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Odysseus Trip to Underworld

In: English and Literature

Submitted By daisy2013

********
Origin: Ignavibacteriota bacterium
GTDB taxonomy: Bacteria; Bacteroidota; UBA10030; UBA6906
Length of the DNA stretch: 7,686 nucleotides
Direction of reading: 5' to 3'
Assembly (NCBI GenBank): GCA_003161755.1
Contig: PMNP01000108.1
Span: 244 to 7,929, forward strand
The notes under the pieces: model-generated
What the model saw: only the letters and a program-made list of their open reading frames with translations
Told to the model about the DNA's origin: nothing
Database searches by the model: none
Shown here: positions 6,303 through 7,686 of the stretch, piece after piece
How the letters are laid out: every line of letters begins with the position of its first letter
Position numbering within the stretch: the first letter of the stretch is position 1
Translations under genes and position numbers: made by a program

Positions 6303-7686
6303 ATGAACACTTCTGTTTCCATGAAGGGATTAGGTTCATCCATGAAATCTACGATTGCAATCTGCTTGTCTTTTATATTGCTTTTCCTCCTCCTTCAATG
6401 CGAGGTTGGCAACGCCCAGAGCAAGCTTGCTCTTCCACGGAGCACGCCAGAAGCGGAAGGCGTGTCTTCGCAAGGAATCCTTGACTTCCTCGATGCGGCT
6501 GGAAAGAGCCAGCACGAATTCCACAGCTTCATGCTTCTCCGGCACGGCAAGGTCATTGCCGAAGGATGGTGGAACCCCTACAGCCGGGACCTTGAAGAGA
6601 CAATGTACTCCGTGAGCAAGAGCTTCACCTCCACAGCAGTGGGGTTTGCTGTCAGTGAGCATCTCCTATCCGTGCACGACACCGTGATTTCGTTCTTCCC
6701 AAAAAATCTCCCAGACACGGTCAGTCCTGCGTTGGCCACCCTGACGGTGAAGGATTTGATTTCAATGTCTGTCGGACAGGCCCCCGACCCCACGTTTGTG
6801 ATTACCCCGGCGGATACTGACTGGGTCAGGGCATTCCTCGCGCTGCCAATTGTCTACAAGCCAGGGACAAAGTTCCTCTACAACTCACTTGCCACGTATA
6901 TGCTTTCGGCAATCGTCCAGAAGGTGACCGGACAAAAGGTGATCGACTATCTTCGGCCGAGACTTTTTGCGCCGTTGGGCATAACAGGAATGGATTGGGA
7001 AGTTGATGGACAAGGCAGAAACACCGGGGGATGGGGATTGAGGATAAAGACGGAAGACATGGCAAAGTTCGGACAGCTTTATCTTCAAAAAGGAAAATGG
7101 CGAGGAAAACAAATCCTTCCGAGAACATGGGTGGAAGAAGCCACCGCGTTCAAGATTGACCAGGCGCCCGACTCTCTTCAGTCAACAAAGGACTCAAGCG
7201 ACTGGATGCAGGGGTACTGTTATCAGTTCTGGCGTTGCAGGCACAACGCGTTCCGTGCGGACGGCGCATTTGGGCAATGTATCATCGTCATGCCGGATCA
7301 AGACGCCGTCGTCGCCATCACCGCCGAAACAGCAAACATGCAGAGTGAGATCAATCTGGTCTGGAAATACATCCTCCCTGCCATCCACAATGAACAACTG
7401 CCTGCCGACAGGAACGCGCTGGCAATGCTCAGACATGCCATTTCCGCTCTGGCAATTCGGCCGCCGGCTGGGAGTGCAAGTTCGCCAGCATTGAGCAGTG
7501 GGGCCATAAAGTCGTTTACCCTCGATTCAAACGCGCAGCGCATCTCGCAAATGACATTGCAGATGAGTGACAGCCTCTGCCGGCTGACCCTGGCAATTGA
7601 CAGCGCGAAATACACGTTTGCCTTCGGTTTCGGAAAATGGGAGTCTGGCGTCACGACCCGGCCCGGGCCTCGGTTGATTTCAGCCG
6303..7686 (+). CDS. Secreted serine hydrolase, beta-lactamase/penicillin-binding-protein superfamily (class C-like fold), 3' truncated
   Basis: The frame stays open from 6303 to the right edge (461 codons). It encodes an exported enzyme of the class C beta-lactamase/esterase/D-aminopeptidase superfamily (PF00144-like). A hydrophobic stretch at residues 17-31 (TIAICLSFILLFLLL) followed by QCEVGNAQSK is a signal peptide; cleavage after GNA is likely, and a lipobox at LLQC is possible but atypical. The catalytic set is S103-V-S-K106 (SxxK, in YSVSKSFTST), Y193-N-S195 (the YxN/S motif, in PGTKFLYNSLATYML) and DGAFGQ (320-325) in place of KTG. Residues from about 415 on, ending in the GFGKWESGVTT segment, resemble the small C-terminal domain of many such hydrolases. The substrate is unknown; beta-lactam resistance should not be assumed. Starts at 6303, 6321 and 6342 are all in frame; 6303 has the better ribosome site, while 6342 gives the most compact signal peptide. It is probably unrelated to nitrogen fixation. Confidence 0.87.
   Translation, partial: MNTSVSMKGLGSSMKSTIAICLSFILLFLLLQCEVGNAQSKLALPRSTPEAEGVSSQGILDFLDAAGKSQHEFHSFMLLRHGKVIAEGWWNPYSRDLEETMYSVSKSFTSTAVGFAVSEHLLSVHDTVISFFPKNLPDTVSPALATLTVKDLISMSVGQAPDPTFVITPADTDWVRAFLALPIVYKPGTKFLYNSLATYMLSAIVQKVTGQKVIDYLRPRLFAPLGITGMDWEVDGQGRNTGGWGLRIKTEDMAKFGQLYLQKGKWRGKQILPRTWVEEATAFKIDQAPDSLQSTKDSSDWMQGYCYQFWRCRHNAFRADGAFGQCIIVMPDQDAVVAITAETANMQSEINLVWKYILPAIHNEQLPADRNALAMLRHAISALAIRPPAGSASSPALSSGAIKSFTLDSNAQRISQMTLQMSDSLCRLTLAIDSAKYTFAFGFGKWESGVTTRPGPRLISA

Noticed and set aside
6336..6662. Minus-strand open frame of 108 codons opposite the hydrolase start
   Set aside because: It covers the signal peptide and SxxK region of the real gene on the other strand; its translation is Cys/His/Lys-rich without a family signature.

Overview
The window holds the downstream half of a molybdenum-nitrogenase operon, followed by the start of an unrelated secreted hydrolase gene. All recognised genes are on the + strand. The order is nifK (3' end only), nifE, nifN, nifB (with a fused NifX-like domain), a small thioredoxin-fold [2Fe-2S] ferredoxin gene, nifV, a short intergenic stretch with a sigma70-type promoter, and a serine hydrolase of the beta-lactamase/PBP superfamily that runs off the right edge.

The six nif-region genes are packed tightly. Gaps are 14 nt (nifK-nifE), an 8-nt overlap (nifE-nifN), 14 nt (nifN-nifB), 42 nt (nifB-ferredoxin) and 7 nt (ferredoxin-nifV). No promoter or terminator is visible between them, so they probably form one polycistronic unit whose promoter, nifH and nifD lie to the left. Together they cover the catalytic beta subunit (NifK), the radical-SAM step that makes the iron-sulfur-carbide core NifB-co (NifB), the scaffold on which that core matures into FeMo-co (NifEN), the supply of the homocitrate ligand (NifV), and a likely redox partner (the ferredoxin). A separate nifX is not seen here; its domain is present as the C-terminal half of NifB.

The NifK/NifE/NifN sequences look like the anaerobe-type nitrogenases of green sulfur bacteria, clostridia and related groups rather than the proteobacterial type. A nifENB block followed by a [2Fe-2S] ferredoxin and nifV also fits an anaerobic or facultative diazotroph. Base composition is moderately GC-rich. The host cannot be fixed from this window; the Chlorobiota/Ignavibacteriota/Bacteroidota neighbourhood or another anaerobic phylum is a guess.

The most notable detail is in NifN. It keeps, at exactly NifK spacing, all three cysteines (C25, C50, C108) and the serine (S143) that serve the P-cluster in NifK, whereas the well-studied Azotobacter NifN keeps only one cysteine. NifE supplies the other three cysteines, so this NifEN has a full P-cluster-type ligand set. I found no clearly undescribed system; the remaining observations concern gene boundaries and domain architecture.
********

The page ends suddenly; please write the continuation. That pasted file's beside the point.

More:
Words 1094
Pages 5
Underworld, Hell, Hades ECT
(A comparison of the underworld from The Odyssey and The Aneid.)